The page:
Tanazir Quandrix straddles the line between powerful U/G card and interesting buildaround, allowing for a more aggressive take on what is normally a slower, durdly, value-oriented color combination. He's fun, straightforward, and knows exactly what he wants to do, which is exactly what I want out of my legends. Thumbs up from me.

Body of Research

Up next, we have one of coolest new designs--

Wait a second... haven't I seen this somewhere before..?

Yup, this wacky six-mana sorcery does have some precedent, and was originally seen in Unstable on Animate Library.

I'm not here to yuck anyone's yums, especially when it comes to a card with such a wonderful play on words. In reality, though, what you end up getting from this card is a massive, glorified vanilla creature. If you have a way to give it flying, trample, or have the ability to Fling it at an opponent, great, that's awesome! Simic Ascendancy sends its regards! If not, this ends up being a big beater that can easily be chumped every combat, blown out by even the tiniest Pernicious Deeds, and is a lightning rod for removal.

I love the flavor of Body of Research; the pun, the effect, everything! However, I still don't think that it can be slotted into a deck without some forethought. Play it to your heart's content, but just make sure you have ways to utilize the colossal creature you create!

Kasmina, Enigma Sage

Kasmina is here on Arcavios with her second ever planeswalker card! Where her first card, Kasmina, Enigmatic Mentor, was easy and simple to understand, Kasmina, Enigma Sage is exactly as her title says: an enigma.

I don't know about anyone else, but the reason why she is so hard to grok for me is because she doesn't have a whole lot of inherent power. Instead, she can bolster and augment other planeswalkers with her own abilities. Her abilities are a bit disjointed, but the varied spread allows for a lot of mixing and matching with your superfriends. There are way too many interactions to count, but I'll go over a few that stand out to me:

  • Kasmina gives 'walkers that rightfully shouldn't have a + ability a +2. This includes 'walkers like Jeska, Thrice Reborn and uncommon planeswalkers from War of the Spark, such as Narset, Parter of Veils, substantially increasing their longevity
  • Teferi, Master of Time now has the ability to get 8 total loyalty over a single turn cycle, getting you to your two extra turns even quicker
  • In Superfriends decks, like Atraxa, Praetor's Voice, she allows you to create a large amount of Fractal tokens with your army of 'walkers which will all grow over time thanks to all the Proliferation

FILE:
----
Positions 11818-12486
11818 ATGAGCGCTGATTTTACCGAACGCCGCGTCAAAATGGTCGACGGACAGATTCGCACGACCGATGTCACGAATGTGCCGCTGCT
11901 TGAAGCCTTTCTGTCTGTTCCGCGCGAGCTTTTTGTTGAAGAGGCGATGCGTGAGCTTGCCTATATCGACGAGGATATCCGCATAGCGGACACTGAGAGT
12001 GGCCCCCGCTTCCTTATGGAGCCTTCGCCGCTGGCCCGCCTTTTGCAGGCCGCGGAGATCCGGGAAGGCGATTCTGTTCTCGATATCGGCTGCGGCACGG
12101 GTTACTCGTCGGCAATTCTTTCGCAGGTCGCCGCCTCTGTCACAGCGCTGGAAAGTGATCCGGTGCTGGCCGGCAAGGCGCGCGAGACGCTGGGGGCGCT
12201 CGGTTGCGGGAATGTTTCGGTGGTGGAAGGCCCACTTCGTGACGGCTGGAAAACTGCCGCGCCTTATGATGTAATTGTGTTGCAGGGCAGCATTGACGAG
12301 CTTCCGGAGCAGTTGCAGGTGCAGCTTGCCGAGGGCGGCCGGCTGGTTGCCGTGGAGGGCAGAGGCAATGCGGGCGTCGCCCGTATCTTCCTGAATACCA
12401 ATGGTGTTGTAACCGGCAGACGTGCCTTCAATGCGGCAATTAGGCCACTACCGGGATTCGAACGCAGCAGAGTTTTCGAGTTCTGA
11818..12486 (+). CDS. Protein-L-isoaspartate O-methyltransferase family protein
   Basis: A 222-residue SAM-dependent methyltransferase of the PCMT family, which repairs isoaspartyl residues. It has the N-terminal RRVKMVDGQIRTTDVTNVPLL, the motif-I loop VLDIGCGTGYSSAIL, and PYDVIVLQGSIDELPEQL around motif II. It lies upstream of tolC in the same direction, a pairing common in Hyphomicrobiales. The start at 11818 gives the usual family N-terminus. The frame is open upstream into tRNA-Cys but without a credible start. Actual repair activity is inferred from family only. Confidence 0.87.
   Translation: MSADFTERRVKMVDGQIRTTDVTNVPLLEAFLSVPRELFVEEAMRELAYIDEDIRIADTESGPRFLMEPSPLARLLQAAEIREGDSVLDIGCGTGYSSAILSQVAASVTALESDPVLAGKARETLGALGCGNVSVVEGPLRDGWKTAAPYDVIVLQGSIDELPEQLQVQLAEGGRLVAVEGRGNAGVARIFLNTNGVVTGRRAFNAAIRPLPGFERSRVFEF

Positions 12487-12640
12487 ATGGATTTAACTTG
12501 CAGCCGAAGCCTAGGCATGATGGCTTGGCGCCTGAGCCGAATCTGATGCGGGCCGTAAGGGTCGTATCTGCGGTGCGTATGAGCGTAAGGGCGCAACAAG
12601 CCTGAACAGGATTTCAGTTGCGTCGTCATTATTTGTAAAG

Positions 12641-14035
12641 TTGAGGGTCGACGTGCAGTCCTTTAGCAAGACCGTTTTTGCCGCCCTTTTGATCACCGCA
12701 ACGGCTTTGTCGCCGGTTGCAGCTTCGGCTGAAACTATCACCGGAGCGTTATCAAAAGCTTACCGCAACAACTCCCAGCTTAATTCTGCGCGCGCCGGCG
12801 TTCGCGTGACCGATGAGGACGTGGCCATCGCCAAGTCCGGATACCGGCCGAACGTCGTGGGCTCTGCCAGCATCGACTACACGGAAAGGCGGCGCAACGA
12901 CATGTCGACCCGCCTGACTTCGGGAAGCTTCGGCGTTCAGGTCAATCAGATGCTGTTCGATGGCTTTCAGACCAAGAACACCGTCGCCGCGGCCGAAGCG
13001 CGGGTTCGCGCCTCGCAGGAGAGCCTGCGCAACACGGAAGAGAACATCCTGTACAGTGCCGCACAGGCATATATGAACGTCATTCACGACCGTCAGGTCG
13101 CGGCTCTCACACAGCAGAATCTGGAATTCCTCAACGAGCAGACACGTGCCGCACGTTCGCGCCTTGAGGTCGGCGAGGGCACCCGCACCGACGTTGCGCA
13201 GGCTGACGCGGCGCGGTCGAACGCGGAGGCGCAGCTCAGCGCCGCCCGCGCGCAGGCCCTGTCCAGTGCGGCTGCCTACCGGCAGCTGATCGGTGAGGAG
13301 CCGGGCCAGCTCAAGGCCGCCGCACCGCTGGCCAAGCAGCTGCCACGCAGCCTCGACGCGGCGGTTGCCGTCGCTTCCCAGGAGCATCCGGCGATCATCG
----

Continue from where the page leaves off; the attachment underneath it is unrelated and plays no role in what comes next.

A lot of Kasmina's power comes from giving her +2 ability to 'walkers that rightfully shouldn't have a +2 ability, like the aforementioned WAR 'walkers, or from 'walkers who can quickly -8 thanks to their high loyalty, like Kiora, Behemoth Beckoner or Vraska, Relic Seeker.

There are an incredible amount of interactions and ways to take advantage of Kasmina, Enigma Sage, and I have merely scratched the surface. She is at her best in any planeswalker-centric deck, and will be a fantastic addition to that arsenal.

If you have any thoughts, ideas, or suggestions for Kasmina that I didn't cover, please be sure to write them in the comments below, I'd love to see everyone's ideas with her!

Kianne, Dean of Substance / Imbraham, Dean of Theory

Out of all the Deans, I believe that Kianne Dean of Substance, and her academic equivalent, Imbraham, Dean of Theory, are on the weaker side, but considering U/G power the past few sets, I also think that's actually a good thing.

When I say that these two are weaker than the other Deans, that doesn't mean I think these two are bad; I actually think they're really unique. My knock against them is that they are just sloooooow. If your play group is not particularly fast or optimized, these two will fit right into your meta. They're fun, interesting, and can work on two separate axes, which gives them a lot of depth. On top of that, they are both wonderful mana sinks, providing either a slew of sizable tokens, or a wonderous amount of card selection.